"That" as a relative pronoun for people

Do you use "that" as a relative pronoun for people as in e.g. "The people that wrote these books"?

  • Yes

    Votes: 3 42.9%
  • No

    Votes: 4 57.1%
  • Sometimes, but I shouldn't

    Votes: 0 0.0%

  • Total voters
    7

Pacifica

grammaticissima
Staff member
I know opinions on the question differ. Many people use "that" in this way, including me sometimes, but there are those who maintain it's wrong and that "that" should be used only of things. I'm just curious to see what the tendency is among members of this forum.
 

Issacus Divus

ᛋᚢᚾᚢ ᚱᛖᛟᚱᛞᚲᚤᚾᛁᚾᚷᚨᛋ
I'm the kind of person that would use that in that way.
 

Bitmap

Civis Illustris
I know opinions on the question differ. Many people use "that" in this way, including me sometimes, but there are those who maintain it's wrong and that "that" should be used only of things.

Are there? You meet a lot of weird people on your poetry forum :p
 

Pacifica

grammaticissima
Staff member
Are there? You meet a lot of weird people on your poetry forum :p
The idea for this thread indeed came to me after a discussion I had on AllPoetry (how did you know?) but people elsewhere hold that belief about "that" too; it's something I've heard of before.

The issue is even mentioned in this dictionary:
It is sometimes argued that, in relative clauses, that should be used for non-human references, while who should be used for human references: a house that overlooks the park but the woman who lives next door. In practice, while it is true to say that who is restricted to human references, the function of that is flexible. It has been used for human and non-human references since at least the 11th century, and is invaluable where both a person and a thing is being referred to, as in a person or thing that is believed to bring bad luck.
 

Bitmap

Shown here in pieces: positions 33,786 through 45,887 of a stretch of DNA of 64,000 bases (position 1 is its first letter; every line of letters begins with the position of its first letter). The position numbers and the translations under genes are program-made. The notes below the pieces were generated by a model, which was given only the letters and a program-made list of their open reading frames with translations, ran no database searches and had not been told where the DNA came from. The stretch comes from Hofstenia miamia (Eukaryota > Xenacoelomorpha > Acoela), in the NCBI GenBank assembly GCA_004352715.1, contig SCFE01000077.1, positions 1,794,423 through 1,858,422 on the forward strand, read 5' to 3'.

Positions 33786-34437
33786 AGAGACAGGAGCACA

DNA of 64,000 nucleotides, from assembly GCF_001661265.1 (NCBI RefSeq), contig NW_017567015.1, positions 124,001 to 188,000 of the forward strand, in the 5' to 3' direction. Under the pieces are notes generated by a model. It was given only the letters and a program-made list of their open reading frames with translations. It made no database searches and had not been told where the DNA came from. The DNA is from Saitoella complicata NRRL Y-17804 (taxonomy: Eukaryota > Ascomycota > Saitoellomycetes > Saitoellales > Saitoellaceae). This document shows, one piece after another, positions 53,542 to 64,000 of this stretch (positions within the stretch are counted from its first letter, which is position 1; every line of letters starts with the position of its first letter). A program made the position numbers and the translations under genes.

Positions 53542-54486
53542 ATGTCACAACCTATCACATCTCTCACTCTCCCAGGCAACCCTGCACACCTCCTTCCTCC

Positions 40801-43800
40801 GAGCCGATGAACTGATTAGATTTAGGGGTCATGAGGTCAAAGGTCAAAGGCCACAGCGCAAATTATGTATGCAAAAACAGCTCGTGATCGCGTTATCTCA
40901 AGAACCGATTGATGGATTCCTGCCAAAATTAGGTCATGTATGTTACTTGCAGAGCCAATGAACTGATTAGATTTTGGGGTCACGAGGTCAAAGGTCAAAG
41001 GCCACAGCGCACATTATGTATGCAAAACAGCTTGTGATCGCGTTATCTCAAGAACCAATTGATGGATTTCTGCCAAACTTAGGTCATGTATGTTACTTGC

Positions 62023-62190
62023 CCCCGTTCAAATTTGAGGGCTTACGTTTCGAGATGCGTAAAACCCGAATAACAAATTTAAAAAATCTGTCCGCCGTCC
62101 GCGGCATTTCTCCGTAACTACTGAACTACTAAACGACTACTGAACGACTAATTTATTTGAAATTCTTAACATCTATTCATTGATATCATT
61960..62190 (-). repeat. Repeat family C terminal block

Civis Illustris
This is one of the arguments that people have about English that doesn't make a lot of sense to me ... it's also the first time I've ever heard of it :p
 

Bitmap

Civis Illustris
It is fairly standard, though. Despite what I've said above, I'd tend to observe the rule.

The rule not to use 'that' with people?

I have to confess that this is totally new to me. In school, I learnt that 'that' can replace both 'who' and 'which' in defining relative clauses (not in non-defining ones, though) and I had a number of native-speakers from different English-speaking countries in my language classes later, but nobody ever insisted that you couldn't replace 'who' with 'that' in defining relative clauses ... and they talked about these kinds of clauses a lot since the question as to whether you put a comma there or not seemed to be of existential importance to all of them ...
 

Etaoin Shrdlu

Civis Illustris
The rule not to use 'that' with people?

I have to confess that this is totally new to me. In school, I learnt that 'that' can replace both 'who' and 'which' in defining relative clauses (not in non-defining ones, though) and I had a number of native-speakers from different English-speaking countries in my language classes later, but nobody ever insisted that you couldn't replace 'who' with 'that' in defining relative clauses ... and they talked about these kinds of clauses a lot since the question as to whether you put a comma there or not seemed to be of existential importance to all of them ...
Yes. I'm rather surprised that this is new to you, given that in my experience Germans are taught that tendencies in English are actual rules. (I may have mentioned the student in Leipzig who insisted that in English adverbial expressions of place preceded those of time, and appeared not to believe me when I told him this wasn't always the case.)
 

Bitmap

Civis Illustris
Yes. I'm rather surprised that this is new to you, given that in my experience Germans are taught that tendencies in English are actual rules.
That's true, but it depends on which rules the textbook prescribes. None I've ever come across told you not to replace 'who(m)' with 'that' (nor did any book even mention that there was a tendency to do so) ...

(I may have mentioned the student in Leipzig who insisted that in English adverbial expressions of place preceded those of time, and appeared not to believe me when I told him this wasn't always the case.)

I remember something to that extent from school, but quickly forgot about it later.
 
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